International relations as a field of political studies are primarily concerned with interaction among sovereign nations. For Shiraev & Zubok (2014), a nation can be defined in legal terms or as a community having the same identity (p. 11). Increasingly in a globalized society, non-state actors – non-government and inter-governmental organizations and multinational corporations – play an important role. However, the foundation of the oldest international relations theory, realism, assumes that states are the main actors. Mearsheimer argues that “states are the principal actors in world politics” (Mearsheimer, 2002, p. 25). According to Waltz, “states are the units whose interactions form the structure of international political system” (Waltz in Art & Jervis, 2015, p. 39). States can be defined as independent geographical entities that share the same government, set of laws, language and ethnicity. They are independent from each other and responsible for deciding their own domestic political agenda that includes economic, fiscal and social policies. Regardless whether nation-states are democracies or oligarchies, the above responsibilities, in addition to foreign policies, fall within their final authority. The UN Charter puts the states as the center unit and guarantees its sovereignty. International law is based on the state recognition. Ultimately, war declaration is made by a state.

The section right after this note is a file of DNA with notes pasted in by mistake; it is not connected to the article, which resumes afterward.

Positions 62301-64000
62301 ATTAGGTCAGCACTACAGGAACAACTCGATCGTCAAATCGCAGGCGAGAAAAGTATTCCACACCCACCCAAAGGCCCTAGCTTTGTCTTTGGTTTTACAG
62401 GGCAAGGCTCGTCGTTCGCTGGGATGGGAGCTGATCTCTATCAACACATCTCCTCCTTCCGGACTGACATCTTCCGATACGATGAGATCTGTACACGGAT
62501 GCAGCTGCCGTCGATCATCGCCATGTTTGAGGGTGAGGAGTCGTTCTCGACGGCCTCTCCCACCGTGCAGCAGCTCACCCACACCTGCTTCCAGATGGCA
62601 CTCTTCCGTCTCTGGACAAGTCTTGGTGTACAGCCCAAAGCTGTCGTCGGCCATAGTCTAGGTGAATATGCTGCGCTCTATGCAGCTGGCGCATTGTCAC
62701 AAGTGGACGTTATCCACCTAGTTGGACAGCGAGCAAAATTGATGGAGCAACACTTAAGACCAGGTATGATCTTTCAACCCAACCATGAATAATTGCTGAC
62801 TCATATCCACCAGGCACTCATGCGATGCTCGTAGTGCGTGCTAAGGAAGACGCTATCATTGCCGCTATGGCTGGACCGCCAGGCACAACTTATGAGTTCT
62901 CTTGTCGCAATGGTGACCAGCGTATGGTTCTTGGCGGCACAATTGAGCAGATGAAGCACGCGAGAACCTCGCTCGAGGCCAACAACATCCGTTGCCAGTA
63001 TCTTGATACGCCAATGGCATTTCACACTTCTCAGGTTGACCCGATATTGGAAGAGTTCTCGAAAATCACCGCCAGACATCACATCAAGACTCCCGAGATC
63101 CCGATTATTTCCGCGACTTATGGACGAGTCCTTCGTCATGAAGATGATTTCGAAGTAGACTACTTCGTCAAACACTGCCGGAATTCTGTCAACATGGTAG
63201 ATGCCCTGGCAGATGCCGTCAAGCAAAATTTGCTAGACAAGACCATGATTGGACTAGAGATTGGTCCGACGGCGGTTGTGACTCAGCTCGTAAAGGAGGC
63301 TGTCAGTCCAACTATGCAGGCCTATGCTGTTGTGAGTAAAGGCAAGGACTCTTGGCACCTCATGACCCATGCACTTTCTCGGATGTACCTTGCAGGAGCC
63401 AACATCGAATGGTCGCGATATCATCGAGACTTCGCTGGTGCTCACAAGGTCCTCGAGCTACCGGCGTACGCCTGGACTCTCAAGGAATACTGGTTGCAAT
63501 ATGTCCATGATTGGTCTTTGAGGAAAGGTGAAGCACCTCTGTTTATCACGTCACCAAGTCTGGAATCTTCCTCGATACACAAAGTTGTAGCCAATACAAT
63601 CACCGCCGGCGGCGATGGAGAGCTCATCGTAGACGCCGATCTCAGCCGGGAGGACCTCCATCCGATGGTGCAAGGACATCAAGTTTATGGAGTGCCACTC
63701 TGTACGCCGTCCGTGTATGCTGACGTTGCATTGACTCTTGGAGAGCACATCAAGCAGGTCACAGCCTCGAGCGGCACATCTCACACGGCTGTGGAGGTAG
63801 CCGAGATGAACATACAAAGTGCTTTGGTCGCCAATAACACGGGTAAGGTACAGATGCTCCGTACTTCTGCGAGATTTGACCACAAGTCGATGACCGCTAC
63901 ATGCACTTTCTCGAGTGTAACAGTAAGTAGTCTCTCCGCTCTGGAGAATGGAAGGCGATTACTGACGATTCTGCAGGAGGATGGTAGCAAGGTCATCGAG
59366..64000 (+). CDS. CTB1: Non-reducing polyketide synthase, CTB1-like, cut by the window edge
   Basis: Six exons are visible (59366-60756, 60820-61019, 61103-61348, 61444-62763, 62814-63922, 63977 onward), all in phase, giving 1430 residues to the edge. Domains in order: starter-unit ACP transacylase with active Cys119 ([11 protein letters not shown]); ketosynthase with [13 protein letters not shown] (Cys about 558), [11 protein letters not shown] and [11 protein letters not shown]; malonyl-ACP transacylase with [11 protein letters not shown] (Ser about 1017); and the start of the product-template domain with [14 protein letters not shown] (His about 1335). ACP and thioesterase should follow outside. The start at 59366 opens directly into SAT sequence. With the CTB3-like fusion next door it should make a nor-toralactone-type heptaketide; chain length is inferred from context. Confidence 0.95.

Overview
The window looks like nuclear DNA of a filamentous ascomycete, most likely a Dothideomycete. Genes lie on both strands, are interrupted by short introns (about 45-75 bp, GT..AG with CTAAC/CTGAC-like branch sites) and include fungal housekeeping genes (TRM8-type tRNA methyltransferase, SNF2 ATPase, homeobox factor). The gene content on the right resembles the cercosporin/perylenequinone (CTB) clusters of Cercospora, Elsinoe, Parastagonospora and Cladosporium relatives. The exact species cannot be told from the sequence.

For realism, states are autonomous and no other higher entity is to constrain their behavior. States are driven exclusively by one goal: national interest that coincides with power. For idealism, the state is one of many actors in international politics. As such, national interest is based on a pluralistic approach and can c...
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...lly rejecting the above theories about national interest, idealist believe that interdependence and a shared set of democratic and economic values, would lead states to partner in order to maintain peace. National interest can be understood as the attitude that states have in international relations. Realist are more concerned with what the world is and observe that moral principles do not apply to international politics. Morgenthau and others before him (Thucydides and Machiavelli) argued that “universal moral principles cannot be applied to the actions of states in their abstract universal formulation” (2015, p. 19). While moral norms are not denied, prudence and not sacrifice in the name of ethical virtues should be the highest principle for states. Idealists, as the name implies, theorize what and how states should aim to achieve: peace through cooperation.
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